Archive for women’s heart health
Taurine is an organic acid found in dark meat poultry, beef, lamb, eggs, dairy and some seafood such as white fish like cod, mussels and clams. It is not found in any substantial amount in plant products. It is a requirement for some carnivores like felines because, unlike humans, they cannot synthesize it. Feline deficiencies can result in blindness, heart disease and a host of inflammatory conditions. A small study from NYU was recently published in the European Journal of Nutrition. Researchers examined blood samples and diet information from 223 womenages 34 to 65 between 1985 and 1991 who developed heart disease or died from it during the study follow-up from 1986 to 2006 compared to an equal number who did not. For those women with baseline total cholesterol over 250 mg/dL who were in the highest tertile of taurine consumption, there was a 60% reduction in coronary heart disease. The exact mechanism is unclear, although taurine does have anti-inflammatory and antioxidant properties. It also appears to effect blood pressure regulation. While the association is correlative, not causative it is intriguing. The current study is small and involves only women but provides interesting food for thought for women (and possibly men) with high cholesterol levels.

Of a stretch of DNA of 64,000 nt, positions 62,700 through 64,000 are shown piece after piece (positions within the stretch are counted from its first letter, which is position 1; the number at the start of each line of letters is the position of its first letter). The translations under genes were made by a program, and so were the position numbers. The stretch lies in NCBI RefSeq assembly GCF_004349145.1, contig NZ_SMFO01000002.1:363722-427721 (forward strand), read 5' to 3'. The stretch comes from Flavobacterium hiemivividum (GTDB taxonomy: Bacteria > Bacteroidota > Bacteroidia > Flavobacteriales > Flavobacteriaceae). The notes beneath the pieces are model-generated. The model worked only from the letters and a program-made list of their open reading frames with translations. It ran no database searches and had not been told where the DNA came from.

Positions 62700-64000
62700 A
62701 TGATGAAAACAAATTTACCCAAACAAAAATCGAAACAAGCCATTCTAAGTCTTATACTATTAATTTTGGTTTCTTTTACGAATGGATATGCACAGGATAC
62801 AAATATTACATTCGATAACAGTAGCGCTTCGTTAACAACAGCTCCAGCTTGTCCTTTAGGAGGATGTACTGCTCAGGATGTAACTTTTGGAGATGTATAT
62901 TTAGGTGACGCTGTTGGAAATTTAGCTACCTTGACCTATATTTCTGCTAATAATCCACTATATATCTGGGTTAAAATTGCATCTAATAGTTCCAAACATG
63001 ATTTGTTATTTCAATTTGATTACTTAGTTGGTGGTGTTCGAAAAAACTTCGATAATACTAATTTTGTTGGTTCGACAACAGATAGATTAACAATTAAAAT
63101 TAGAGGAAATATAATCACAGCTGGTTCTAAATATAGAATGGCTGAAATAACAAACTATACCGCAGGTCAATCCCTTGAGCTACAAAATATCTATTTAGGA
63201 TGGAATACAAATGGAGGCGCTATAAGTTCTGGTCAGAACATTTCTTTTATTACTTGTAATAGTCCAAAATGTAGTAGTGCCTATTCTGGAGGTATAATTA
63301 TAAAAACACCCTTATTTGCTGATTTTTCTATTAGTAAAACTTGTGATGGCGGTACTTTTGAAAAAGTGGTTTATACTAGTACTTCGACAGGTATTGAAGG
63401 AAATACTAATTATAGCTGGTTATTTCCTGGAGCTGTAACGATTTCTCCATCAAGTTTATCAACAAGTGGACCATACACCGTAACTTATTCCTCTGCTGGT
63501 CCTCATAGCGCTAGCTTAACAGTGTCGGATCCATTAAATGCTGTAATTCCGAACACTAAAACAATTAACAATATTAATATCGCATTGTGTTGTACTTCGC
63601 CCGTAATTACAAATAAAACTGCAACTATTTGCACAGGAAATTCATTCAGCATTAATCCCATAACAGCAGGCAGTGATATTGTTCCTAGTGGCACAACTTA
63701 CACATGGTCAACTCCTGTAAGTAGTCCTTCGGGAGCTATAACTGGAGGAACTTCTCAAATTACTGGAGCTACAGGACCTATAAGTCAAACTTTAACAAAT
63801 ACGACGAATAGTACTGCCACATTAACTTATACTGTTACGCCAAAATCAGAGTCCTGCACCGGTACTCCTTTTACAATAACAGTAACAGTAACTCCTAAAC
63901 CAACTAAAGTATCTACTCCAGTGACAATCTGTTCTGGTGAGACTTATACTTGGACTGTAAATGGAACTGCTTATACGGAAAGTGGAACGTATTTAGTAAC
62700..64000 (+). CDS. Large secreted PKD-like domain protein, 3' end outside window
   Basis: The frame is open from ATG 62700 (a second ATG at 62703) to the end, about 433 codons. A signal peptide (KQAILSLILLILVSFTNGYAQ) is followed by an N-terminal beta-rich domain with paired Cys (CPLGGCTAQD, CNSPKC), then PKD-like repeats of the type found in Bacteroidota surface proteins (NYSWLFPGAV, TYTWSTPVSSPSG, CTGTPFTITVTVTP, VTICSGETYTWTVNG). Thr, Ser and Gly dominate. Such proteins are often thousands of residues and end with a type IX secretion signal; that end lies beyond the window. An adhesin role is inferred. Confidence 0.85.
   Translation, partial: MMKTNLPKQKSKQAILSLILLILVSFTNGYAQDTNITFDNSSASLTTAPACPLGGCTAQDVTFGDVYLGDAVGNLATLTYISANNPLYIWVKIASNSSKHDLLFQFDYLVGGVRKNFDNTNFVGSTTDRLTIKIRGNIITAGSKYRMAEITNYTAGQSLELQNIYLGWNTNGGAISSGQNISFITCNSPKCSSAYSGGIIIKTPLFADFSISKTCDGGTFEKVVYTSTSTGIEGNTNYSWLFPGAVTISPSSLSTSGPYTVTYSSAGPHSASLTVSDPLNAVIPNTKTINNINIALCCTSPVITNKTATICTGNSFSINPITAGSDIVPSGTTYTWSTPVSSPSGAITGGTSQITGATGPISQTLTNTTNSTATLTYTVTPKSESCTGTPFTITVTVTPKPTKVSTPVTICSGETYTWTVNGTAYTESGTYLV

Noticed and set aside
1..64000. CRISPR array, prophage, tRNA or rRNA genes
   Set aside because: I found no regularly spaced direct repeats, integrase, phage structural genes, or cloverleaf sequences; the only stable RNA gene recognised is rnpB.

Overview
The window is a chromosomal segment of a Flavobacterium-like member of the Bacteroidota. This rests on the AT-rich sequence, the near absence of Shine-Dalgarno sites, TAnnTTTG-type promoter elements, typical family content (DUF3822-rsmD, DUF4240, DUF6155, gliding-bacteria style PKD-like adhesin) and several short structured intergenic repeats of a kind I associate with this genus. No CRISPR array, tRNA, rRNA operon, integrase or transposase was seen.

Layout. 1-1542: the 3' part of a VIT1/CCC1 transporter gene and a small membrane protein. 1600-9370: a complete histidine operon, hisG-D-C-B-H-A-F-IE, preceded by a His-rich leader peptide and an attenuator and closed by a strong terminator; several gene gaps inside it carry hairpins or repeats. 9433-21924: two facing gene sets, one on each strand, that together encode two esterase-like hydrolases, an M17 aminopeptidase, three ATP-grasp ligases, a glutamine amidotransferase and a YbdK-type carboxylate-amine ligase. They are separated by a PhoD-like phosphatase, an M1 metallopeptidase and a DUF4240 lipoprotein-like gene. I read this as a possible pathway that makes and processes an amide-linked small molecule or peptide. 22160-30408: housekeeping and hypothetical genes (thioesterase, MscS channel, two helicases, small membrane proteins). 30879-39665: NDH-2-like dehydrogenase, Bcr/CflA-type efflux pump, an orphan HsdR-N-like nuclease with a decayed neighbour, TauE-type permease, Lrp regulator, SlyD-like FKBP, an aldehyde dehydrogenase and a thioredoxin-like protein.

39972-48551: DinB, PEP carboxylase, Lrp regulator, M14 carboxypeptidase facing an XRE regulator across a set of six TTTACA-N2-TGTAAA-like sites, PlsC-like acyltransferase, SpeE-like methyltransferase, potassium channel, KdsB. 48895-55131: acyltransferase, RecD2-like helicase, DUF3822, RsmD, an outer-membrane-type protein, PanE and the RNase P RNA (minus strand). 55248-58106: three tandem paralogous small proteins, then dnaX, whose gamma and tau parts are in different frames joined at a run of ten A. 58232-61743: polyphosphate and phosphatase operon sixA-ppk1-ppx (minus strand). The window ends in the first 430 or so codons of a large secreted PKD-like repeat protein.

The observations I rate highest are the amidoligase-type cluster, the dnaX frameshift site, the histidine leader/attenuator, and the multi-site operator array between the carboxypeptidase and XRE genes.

February launches Women’s Heart Health awareness month. Here’s a great article (with quotes by yours truly) to kick it off:
Apples are good for a lot of reasons. The fact that, at least for post menopausal women, they can keep the cardiologist at bay is just icing on the apple spice cake, as it were. A study that was recently presented at presented at the Experimental Biology 2011 meeting in Washington, D.C that provided just such evidence. The study looked at post menopausal women who were asked to consume a daily serving of apples (dried) each day. After a year, the women saw their total cholesterol drop by an average of 14%. Their LDL or “bad” cholesterol was reduced by an average of 23%. Levels of lipid hydroperoxide, a biochemical involved in the formation of heart-clogging plaques, and C-reactive protein, which is a marker of inflammation, were both down by about one-third. Both of these compounds are associated with a higher inflammatory state. In the study, the apple group achieved superior results to a similar group that ate prunes.
Dr. Hyson, from UC Davis completed a review of 80 studies, published since 2005, on the health benefits of apples. She notes that in addition to their aforementioned cardiovascular benefits, apples seem to help regulate blood sugar and control appetite and may protect against cancer. As for how they do it, apples are rich in pectin, which acts blocks cholesterol absorption. Apple peels are also a rich source of antioxidants. Experts agree fresh apples are likely even better than dried; so they fresher you get, the better!
For those who couldn’t get the link (or were just too lazy to click), here’s the medical TV show.
Don’t forget to join us tonight for Basil Radio at 6:30!
Please join me as I chat with Mary McBryde on nationally syndicated radio program, Heartbeat Sunshine Radio for Women. You can listen Tuesday morning at 8:20 EDT by following the link:
I hope you will tune in and let us know what you think of the program!